Several types of cells in plant leaves contain carbonic anhydrases, including those responsible for photosynthesis, but Schroeder's team showed that the enzymes work directly within a pair of cells, called guard cells, that control the opening of each breathing pore. By adding normal carbonic anhydrase genes designed to work only in guard cells they were able to restore the CO2-triggered pore-tightening response in mutant plants.
Adding extra copies of the genes to the guard cells actually improved water efficiency, the researchers found. "The guard cells respond to CO2 more vigorously," said Honghong Hu, a post doctoral researcher in Schroeder's lab and co-first author of the report. "For every molecule of CO2 they take in, they lose 44 percent less water."
The action of carbonic anhydrases is specific to changes in CO2, the researchers found. Mutant plants still open their pores in response to blue light, a sign that photosynthesis can begin. And their pores also shut when water is scarce, a response mediated by a plant drought-stress hormone.
Photosynthesis continued normally in the mutants as well, suggesting that altering CO2 sensitivity wouldn't stunt growth - good news if the goal is to engineer drought-resistant crops with robust yields.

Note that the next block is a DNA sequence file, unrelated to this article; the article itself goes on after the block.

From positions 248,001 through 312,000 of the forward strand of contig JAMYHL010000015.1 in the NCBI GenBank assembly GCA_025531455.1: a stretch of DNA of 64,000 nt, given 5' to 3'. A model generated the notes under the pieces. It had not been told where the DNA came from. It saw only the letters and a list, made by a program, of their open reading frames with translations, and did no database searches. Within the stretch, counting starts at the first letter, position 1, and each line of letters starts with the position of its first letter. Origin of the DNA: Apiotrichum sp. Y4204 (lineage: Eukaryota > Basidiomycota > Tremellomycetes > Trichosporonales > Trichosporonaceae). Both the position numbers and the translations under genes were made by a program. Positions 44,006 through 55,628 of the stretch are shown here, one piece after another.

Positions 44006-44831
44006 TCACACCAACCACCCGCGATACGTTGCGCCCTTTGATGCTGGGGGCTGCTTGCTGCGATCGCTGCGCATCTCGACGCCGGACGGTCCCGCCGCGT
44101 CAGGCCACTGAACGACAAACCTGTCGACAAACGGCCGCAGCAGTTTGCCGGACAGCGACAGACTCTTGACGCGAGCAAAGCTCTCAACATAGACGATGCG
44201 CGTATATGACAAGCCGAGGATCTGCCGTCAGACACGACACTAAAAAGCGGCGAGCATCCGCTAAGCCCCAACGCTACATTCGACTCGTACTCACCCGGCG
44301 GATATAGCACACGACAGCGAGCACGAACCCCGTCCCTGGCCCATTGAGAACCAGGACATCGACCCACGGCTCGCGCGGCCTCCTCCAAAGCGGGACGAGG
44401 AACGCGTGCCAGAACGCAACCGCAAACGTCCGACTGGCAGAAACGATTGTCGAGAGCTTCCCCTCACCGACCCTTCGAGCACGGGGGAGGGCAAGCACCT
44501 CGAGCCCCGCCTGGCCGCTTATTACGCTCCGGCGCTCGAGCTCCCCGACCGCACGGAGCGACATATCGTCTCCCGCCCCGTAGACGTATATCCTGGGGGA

But saving water and surviving heat involves a tradeoff for plants: Evaporation of water through the pores also cools the plant, just like sweat cools human beings. If future growing conditions are hotter and drier, as they are predicted to be in some parts of the world, then modifications to the CO2 response will need to be carefully calibrated.
University of California - San Diego
Related Enzymes Current Events and Enzymes News Articles
Proteins' passing phases revealed
A new method to identify previously hidden details about the structures of proteins may speed the process of novel drug design, according to scientists at Rice University.
New target identified for preventing bone destruction in diseases such as arthritis and cancer
The skeleton is constantly being remodelled by the breakdown of old bone by cells called osteoclasts and the formation of new bone by cells called osteoblasts.